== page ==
German court ruling on ESM euro rescue fund to go ahead
A petition by a leading German conservative MP has failed to delay a ruling by the country's top court on the EU's bailout fund.
The Constitutional Court will now issue its verdict on Wednesday as scheduled, on the legality of the fund, worth 500bn euros (£404bn; $640bn).
It will rule whether the facility's terms breach the German constitution.
MP Peter Gauweiler had argued the European Central Bank's new bond-buying plan was illegal.
With Germany contributing 27% to the EU rescue fund, German ratification is essential.
If approved, the bailout package, known as the European Stability Mechanism (ESM), would provide assistance to countries in financial difficulty.
In addition to its ESM verdict, the Constitutional Court is also due to rule on a new fiscal treaty aimed at forcing eurozone governments to adhere to strict budget discipline.
A recent opinion poll suggested 54% of Germans hope that the court will block the new fund.'Irresponsible'
Mr Gauweiler, a Eurosceptic MP from the Christian Social Union party in Bavaria, said the bailout fund should not be ratified unless the ECB altered plans to make unlimited purchases of sovereign bonds.
Last week, the ECB announced it would agree to buy a potentially unlimited quantity of bonds of debt-stricken eurozone members on the condition that these countries made a formal request for bailout funds and stuck to the terms of any deal.
EU crisis measures
- European Financial Stability Facility (EFSF): the original eurozone bailout fund, set up in May 2010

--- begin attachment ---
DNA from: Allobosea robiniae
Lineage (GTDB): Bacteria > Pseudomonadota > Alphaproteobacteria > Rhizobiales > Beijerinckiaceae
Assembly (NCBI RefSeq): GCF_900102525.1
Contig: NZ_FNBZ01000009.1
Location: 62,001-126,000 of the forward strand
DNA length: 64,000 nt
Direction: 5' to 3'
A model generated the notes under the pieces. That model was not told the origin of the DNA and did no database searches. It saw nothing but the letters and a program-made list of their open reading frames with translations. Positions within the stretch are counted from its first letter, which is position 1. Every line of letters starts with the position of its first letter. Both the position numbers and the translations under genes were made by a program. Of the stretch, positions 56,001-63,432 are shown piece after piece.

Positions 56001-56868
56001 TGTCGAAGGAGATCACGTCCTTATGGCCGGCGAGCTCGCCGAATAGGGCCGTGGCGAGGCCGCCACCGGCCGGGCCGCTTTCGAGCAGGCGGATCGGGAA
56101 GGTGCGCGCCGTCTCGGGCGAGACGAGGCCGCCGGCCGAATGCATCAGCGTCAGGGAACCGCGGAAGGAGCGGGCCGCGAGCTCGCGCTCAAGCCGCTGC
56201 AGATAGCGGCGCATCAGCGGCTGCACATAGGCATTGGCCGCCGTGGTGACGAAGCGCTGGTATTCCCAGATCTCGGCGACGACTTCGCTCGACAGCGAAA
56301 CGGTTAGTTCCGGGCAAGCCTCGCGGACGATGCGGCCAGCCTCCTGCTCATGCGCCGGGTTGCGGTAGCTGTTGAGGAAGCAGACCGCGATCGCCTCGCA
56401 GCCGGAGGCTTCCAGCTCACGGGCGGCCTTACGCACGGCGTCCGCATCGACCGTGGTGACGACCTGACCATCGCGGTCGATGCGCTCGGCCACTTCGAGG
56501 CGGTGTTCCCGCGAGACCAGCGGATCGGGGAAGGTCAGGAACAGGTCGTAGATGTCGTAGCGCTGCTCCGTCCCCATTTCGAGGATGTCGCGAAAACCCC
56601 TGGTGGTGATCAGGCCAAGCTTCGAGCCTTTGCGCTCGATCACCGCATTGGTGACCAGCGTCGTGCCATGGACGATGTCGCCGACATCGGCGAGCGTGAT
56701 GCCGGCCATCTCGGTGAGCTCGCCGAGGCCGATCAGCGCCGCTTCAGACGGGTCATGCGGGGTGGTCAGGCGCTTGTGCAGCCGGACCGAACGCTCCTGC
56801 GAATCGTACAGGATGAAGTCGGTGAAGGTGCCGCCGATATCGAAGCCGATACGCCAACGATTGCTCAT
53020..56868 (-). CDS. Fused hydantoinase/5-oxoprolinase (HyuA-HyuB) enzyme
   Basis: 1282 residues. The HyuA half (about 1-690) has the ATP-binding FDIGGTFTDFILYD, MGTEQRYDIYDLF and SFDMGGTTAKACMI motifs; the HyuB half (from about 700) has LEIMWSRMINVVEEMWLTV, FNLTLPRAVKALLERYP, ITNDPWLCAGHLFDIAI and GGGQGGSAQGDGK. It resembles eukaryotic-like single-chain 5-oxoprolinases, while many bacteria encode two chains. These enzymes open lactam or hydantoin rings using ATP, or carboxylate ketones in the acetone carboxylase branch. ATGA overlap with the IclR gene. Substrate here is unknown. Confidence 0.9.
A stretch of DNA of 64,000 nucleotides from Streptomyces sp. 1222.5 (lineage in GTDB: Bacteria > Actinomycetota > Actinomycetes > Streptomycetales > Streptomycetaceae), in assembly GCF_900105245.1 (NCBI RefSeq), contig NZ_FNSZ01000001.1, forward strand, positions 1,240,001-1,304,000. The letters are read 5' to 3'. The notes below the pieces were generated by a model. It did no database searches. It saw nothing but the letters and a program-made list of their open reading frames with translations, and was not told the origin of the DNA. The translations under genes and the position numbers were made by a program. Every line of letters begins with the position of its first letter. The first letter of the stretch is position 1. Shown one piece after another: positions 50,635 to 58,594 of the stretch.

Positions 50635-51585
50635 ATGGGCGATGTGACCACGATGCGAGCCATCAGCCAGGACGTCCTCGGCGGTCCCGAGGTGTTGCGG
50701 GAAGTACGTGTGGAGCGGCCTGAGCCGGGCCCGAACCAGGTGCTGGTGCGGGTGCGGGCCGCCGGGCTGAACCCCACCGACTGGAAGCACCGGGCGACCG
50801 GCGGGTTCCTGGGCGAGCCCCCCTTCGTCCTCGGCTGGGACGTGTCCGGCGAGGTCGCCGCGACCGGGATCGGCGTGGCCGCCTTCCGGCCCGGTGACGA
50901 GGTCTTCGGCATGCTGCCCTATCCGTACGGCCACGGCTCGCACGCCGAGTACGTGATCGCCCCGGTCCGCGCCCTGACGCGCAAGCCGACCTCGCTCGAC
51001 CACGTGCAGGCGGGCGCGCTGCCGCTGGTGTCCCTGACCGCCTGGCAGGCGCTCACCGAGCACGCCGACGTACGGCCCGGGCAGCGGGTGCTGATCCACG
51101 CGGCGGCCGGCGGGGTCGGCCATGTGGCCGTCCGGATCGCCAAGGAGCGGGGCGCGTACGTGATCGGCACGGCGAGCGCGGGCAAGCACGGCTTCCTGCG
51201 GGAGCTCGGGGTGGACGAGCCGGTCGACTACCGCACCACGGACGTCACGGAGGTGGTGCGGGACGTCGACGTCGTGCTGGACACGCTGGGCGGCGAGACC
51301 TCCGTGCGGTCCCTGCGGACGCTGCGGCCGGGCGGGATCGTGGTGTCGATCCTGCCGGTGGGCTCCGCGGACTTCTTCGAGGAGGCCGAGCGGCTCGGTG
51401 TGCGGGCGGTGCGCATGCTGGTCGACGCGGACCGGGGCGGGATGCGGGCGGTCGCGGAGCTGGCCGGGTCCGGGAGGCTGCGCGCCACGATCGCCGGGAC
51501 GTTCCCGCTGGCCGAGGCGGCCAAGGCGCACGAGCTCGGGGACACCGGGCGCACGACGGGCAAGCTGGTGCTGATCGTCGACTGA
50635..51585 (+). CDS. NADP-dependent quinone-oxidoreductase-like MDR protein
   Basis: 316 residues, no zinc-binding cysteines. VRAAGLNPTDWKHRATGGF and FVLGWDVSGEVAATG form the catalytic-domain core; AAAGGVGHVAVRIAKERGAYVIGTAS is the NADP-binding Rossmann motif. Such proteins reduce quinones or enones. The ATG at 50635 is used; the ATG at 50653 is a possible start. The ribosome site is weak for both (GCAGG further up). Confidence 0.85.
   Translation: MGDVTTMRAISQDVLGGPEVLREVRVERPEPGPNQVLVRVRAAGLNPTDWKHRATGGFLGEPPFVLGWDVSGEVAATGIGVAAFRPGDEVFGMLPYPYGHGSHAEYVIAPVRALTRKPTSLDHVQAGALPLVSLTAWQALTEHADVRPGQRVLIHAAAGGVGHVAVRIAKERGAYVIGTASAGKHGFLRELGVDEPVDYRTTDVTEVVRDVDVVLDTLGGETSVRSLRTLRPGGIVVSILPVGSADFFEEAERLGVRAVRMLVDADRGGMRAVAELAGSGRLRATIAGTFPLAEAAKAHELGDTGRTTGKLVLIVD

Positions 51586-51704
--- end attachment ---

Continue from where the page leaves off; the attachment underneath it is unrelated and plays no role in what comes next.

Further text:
- European Stability Mechanism (ESM): due to replace the EFSF
- Fiscal compact: an EU treaty to force states to balance their budgets, due to take effect in January 2013
Mr Gauweiler, who had also challenged the German ratification of the Treaty of Lisbon in 2008, said the bank was overstepping its authority with the scheme.
However, the Constitutional Court said in a short statement on Tuesday that it would go ahead with its scheduled ruling.
Analysts say its decision on Mr Gauweiler's request is widely anticipated as a harbinger of how it might rule on the constitutionality of the ESM overall.
The verdict has been at the centre of intense debate in Germany in recent months.
Germany will account for nearly a third of all contributions to the ESM, paying out 21.7bn euros in cash and providing guarantees worth a further 168.3bn euros.
The ESM can start operating once member countries representing 90% of the fund's capital commitments have ratified it.
Critics say the bailout deal would hand too much power to Brussels and should be subject to a referendum.
Petitioners against the ESM and the fiscal treaty include the Left party (die Linke), the German association of family businesses and some leading economists.